Yesterday, H-Romania published my review of Casu’s outstanding new book on repression, violence and resistance in Moldova. the book review is available at http://www.h-net.org/reviews/showpdf.php?id=41909 (in PDF format) and http://www.h-net.org/reviews/showrev.php?id=41909 (as html).

“Twenty-five years after the fall of communism in Europe, the region is still confronted with the question of how to understand those regimes’ appalling human rights record. A remarkable number of studies written by established and amateur historians; compilations of original documents put together by individuals with privileged access to key archives; and memoirs and self-serving testimonials penned by former victims, torturers, journalists, or simply witnesses of those trying times have been published at dizzying speeds throughout Central and Eastern Europe and the former Soviet Union. While these books rest on various premises, get inspiration from different ideological positions, have divergent theoretical and empirical concerns, and are of significantly unequal value, they all try to explain reality during communist times. Of course, survivors of communism hardly need to be told that the authorities of those times upheld human rights selectively, if at all. Rather, this exercise of “collected memory,” to use Jeffrey K. Olick’s words, is undertaken mainly for the benefit of the region’s new generations, who have no direct experience with communism, or the foreigners interested in that part of the world.

Of the numerous historical overviews of communist crimes published in the former Soviet Union, Igor Cașu’s Dușmanul de clasă: Represiuni politice, violență și rezistență în R(A)SSM, 1924–1956 (The class enemy: Political repressions, violence, and resistance in Soviet Moldova, 1924–1956) stands out for its painstaking attention to historical details. Cașu draws on multiple archival sources, an impressive knowledge of the scholarly debates centered on that period, a sound reexamination of total victim counts of various repression campaigns, and a sustained effort to unveil little-known or under-documented instances of repression, such as the 1924 food shortage and the persecution of Moldovans living close to the republic’s border with Romania.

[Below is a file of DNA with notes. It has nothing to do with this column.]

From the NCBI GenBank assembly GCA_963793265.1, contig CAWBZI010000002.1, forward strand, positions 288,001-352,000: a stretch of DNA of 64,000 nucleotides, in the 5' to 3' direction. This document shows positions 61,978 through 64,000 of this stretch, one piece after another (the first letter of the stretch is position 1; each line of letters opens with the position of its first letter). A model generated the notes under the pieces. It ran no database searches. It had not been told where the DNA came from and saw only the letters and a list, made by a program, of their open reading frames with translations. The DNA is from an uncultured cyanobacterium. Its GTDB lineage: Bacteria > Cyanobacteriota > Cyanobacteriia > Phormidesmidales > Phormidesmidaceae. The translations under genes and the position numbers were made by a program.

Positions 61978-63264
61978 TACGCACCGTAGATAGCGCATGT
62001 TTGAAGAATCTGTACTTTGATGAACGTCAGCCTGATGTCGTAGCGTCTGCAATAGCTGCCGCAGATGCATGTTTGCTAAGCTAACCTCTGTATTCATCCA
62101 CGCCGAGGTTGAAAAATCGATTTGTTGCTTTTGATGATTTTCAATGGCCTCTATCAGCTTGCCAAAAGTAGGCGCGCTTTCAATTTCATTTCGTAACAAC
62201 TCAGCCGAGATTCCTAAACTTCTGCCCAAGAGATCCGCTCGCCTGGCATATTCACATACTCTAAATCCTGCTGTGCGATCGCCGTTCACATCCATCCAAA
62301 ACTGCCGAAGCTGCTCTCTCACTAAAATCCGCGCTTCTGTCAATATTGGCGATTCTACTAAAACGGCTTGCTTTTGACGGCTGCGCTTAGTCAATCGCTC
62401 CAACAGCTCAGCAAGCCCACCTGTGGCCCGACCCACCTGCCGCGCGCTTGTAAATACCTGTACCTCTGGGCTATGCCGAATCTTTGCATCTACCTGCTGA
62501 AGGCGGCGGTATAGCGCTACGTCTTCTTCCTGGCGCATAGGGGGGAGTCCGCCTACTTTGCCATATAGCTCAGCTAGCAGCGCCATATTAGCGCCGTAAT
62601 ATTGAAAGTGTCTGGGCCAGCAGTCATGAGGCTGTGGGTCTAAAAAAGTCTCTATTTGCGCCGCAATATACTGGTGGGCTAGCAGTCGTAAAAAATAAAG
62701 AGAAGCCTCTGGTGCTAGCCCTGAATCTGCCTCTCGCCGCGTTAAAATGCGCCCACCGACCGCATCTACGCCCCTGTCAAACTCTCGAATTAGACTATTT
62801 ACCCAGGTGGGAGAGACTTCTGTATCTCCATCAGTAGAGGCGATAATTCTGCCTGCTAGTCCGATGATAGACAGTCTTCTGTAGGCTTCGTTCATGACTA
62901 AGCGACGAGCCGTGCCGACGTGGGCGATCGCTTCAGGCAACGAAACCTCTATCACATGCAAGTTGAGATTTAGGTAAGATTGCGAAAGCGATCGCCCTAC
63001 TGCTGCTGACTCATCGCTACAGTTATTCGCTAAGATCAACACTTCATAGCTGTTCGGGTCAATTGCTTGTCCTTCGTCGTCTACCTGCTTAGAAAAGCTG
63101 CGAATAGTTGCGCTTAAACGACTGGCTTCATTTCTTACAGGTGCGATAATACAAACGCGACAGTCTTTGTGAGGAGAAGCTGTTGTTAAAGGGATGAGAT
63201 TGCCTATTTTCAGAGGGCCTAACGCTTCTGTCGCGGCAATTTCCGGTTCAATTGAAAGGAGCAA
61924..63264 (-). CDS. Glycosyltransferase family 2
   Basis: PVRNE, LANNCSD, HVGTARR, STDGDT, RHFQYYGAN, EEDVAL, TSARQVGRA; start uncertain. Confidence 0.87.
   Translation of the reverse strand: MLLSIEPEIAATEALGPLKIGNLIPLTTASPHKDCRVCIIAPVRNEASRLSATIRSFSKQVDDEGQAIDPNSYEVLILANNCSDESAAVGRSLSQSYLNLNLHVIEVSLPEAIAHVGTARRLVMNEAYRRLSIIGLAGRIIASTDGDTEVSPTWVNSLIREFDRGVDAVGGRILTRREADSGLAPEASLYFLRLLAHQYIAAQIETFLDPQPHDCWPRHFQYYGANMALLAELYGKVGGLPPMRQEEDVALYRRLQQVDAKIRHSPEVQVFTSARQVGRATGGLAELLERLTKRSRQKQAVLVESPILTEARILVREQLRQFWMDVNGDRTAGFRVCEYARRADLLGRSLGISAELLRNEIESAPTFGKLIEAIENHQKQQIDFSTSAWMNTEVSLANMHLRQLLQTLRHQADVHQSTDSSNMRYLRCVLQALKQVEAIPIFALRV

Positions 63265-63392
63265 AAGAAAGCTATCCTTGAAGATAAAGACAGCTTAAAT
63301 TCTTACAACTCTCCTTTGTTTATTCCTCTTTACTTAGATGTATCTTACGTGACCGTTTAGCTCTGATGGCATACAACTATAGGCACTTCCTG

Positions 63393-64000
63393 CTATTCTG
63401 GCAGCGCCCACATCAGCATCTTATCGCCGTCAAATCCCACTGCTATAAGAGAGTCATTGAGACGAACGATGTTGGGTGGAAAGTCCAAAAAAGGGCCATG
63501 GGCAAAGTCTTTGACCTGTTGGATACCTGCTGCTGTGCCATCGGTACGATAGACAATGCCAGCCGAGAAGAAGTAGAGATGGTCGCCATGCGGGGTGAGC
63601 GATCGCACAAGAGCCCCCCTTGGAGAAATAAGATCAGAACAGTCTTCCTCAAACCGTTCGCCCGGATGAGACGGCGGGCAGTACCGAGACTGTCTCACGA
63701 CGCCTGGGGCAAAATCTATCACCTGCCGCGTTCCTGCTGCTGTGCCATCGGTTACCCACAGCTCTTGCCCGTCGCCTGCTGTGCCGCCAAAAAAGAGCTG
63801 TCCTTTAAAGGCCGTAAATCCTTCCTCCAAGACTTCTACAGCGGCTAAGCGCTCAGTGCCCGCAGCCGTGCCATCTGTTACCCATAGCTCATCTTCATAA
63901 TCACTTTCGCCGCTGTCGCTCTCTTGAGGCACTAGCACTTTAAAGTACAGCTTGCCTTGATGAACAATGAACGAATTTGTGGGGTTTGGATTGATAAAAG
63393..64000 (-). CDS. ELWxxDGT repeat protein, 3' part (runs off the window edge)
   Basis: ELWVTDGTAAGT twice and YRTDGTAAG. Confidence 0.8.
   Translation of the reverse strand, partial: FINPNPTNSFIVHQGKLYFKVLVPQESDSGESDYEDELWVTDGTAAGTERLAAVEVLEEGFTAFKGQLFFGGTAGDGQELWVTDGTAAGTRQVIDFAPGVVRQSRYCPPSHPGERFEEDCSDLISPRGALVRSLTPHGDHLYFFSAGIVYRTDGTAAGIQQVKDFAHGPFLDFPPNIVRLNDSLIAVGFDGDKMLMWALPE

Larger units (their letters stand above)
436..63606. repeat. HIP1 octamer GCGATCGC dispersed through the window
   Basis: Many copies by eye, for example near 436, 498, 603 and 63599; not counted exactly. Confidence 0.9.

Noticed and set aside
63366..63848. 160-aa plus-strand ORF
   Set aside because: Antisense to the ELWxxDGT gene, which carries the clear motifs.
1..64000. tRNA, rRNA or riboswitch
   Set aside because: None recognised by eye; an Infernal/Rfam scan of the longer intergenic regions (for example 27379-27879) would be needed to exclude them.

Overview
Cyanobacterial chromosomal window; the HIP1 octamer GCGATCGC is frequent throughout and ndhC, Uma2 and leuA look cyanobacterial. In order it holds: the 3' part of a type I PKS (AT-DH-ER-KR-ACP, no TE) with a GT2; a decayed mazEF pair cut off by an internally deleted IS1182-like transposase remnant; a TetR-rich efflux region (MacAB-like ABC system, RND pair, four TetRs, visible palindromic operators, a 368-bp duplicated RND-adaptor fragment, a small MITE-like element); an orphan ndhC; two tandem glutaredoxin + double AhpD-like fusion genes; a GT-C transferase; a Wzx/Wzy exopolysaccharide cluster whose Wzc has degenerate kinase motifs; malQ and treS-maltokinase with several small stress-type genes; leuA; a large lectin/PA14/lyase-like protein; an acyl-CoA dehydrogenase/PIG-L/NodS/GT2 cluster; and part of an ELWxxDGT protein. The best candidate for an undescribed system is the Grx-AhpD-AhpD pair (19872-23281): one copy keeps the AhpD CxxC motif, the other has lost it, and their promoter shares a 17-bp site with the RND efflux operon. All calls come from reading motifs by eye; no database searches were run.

Two additional reasons make this study worth reading. First is the wealth of information it reports from previously unavailable state and secret archives, which Cașu was able to access as an expert contributor to the Presidential Commission for the Analysis of Communist Dictatorship in Romania (2006) and as vice president of the Presidential Commission for the Study and Evaluation of the Totalitarian Communist Regime in the Republic of Moldova (2010). His narrative follows closely the hundreds of documents he consulted for this project in the Chișinău collections of the KGB, the Ministry of Interior, and the Central Committee of the Communist Party. Second is Cașu’s attempt to give a human face to victimization, and thus to go beyond abstract statistics and impersonal historical evaluations. He offers thirteen vignettes of victims, among them teachers, priests, church singers, village mayors, peasants, members of parliament, and others. These victims represent a cross section of society, including Romanian speakers and Gagauz, the politically active and politically indifferent, the poor and the not so poor. Collectively, these stories show the wide range of individuals who suffered persecution, arrest, deportation, imprisonment, torture, or death in the Gulag for being labeled “class enemies” for real or perceived crimes.”

Congratulations, Igor, for such a fine work!

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